Category Archives: Mayo Walks
Silent Sunday – 3rd April 2022
Wild Christmas 30th December
Continuing with my 12 days of Christmas wild things, we had a lovely walk at Moore Hall today. Moorehall is designated Special Area of Conservation for Lesser Horseshoe Bat. There are a number of relatively new wildlife sculptures and benches which now add additional interest to the walk, which I have blogged about before. Bats of course are the highlight here.
But many other mammals were also present.
And other animals too, the pike and dragonfly associated wit Lough Carra, which borders the site.
Lens-Artists Challenge #163 – Keep walking
I love going for a walk, especially if exploring new places. This summer, we had a chance to visit Annagh Head near French Port (Portnafrankagh) on the Mullet Peninsula, Co. Mayo. There were stunning views of the Atlantic.
And wild rocky coastlines.
The area has many amazing ancient Gneiss metamorphic rock formations.
Out at sea a blue fishing boat.
And then to top it all off – a whole pop of beautiful dolphins.
Lens-Artists Photo Challenge #102: A Quiet Moment
This walk is part of the Croagh Patrick Heritage Trail. Croagh Patrick is a pilgrim mountain here in County Mayo climbed every year by thousands of pilgrims. This Heritage Trial though is a much quieter place and the day I walk this bit of it, I had the whole place to my self.
Part of the walk winds it’s way though a lovely hazel woodland.
Here there is plenty time to take a quiet moment to enjoy the wonderful flowers.
Altacooney River, Co Mayo
The Altacooney River winds it way through bog and conifer plantations. A perfect place for a peaceful walk.
Carrowtige Loop Walk, Co. Mayo
The Mayo coast is one of those places special spots. The north and far north western corners of the coast are a bit off the beaten track. Back in November we had the opportunity to do part of the Carrowtige Loop walk. The full walk is over 10km long but it is possible to do shorter loops (of about 3km), which we did. The walk offers spectacular views of Broadhaven bay, the Atlantic ocean and majestic sea cliffs.
We were lucky to have got one of those bright winter days but the wind coming from the ocean was bracing to say the least. In the distance of the photo below you can see the Stags of Broadhaven, some rocky outcrops that jut into the Atlantic.
The surrounding landscape is bogland, a rare and important habitat and an important carbon sink in a time of climate change.
Carrowtige is Ceathrú Thaidhg in Irish. Ceathrú means quarter or quarterland and Thadhg is the name of a person.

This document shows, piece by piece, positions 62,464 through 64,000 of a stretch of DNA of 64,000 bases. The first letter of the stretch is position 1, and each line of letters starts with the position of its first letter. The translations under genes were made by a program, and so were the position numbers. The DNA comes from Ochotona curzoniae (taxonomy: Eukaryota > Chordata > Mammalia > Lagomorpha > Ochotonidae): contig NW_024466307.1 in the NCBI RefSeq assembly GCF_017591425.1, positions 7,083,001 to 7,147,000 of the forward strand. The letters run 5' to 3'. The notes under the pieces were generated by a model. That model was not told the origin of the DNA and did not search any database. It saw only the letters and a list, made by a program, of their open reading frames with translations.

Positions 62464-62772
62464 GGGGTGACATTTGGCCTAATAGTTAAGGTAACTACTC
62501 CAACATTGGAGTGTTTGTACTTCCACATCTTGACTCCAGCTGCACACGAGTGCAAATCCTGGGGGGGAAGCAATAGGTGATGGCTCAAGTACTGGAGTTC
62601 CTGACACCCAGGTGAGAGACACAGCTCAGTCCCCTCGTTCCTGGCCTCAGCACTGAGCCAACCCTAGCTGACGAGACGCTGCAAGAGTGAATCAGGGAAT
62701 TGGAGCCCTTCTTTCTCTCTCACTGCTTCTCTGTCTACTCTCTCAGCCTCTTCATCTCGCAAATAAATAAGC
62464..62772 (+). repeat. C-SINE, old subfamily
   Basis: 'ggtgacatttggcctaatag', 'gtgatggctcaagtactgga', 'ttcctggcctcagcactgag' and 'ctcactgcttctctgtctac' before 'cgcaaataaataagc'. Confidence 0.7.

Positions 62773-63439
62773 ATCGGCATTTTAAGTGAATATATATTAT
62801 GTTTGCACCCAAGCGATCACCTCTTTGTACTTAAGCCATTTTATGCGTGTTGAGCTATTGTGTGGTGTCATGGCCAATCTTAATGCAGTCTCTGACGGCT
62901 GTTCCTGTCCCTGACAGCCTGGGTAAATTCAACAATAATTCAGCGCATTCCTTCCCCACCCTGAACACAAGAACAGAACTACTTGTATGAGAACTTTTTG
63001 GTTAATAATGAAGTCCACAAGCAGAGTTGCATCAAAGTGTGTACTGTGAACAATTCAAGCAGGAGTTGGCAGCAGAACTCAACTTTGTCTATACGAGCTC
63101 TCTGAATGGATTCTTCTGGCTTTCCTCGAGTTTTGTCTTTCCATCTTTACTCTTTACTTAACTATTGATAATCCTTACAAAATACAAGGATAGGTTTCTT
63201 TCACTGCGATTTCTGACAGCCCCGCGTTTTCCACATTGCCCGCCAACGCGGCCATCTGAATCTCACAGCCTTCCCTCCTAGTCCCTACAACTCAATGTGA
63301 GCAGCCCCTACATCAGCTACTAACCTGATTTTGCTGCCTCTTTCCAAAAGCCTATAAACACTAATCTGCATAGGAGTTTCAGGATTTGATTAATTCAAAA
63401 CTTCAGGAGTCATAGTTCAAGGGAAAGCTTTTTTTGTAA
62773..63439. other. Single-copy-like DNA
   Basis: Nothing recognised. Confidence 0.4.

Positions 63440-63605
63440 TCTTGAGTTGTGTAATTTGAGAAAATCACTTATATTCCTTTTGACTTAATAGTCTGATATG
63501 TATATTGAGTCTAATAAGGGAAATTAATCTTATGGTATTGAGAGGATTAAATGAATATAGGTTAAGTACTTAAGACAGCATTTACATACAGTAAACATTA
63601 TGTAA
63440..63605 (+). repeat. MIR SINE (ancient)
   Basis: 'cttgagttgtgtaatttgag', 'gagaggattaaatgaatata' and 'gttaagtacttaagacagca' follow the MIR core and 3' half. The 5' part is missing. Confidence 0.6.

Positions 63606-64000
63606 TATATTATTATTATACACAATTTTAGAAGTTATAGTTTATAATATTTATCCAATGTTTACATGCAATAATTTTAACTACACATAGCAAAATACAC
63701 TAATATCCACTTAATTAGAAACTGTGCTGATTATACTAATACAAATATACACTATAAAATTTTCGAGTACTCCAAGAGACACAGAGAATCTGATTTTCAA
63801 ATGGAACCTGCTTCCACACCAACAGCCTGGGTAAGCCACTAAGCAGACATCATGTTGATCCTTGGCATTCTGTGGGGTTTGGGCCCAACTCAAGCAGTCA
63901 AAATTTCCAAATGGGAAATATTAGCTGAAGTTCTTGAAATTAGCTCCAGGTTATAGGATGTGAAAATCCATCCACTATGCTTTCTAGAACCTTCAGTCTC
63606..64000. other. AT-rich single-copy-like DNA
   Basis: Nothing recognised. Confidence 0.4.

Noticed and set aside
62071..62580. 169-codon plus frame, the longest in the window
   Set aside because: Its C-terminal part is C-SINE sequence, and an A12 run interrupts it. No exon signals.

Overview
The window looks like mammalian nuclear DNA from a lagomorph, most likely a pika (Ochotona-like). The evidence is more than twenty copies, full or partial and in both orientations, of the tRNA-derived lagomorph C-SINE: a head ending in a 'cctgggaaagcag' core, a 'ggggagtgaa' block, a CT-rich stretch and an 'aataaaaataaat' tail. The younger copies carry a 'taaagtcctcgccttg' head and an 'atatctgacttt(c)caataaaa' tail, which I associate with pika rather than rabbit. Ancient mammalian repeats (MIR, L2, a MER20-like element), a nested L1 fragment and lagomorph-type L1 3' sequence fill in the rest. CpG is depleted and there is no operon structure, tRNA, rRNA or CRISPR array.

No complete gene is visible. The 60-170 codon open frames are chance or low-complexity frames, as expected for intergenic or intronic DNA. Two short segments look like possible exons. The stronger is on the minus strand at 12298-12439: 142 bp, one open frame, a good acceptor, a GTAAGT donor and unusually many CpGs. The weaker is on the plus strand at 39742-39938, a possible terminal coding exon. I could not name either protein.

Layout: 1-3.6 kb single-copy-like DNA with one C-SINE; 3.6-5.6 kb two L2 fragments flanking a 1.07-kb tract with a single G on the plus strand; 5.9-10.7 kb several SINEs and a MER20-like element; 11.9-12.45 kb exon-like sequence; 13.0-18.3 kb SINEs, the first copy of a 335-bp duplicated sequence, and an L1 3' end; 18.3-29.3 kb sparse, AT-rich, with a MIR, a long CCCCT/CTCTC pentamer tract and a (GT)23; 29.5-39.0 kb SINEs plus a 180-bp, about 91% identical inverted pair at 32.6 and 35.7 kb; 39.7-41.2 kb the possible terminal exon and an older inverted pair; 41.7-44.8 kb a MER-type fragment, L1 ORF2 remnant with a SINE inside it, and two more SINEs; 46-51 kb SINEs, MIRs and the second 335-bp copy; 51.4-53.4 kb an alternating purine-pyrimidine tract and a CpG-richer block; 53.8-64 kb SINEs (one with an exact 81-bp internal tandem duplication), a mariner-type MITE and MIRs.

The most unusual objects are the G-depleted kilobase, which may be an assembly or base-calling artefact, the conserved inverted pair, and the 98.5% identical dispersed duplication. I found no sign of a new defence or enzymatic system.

Kid island is grazed by sheep – how the farmers get them onto this rocky island is a bit of a mystery to me!
Inishbiggle (Inis Bigil)
Inishbiggle (Inis Bigil in Irish) is a small island (just under 3km2) that lies between Achill Island and the mainland off the west coast of Ireland. We had the opportunity to visit the island a couple of weeks ago. The journey, just takes a few minutes in a small boat from the mainland.
The island has only very small roads and with hardly any cars, is the perfect place to walk and enjoy the beautiful scenery.
One of the oldest building on the island is the church, a small pretty building on the eastern side of the island.
The island was only first inhabited in 1834. At it’s peak the island had a population of 171 and throughout the early 20th Century the population remained about one hundred. By 2006 the population had dropped to just 24. Today, there are just ten households occupied throughout the year and only 14 people living on the island permanently. The majority of inhabitants are over 50 years of age. The ferry man told us there was no longer any children living on the island.
In the past, farming and fishing would have been the main occupations but today only a couple of landowners continue to farm (sheep and cattle). Tuft is still being cut in some places.
The island has a magical quality to it. It is so peaceful, the views are stunning and the light is special.
But at the same time there is a sadness, a feeling that humans time here is coming to an end. The men who took us across on their boat were very conscious of the changing climate. They could already see the impact on their community, with rising sea levels and increasing strengths of storms. They showed us at how extra stones cages have had to be installed at the pier to protect it and how the floating platform needed and extra 30cm added to the top to deal with higher tides and storm surges. We often think of sea rise as only affecting tropical islands but for these islanders it was very real too.a
The island’s isolation is both it’s magical charm and it’s potential ruin.
Ferries to the island are available from the mainland at Doran’s point or from Achill island, see this link.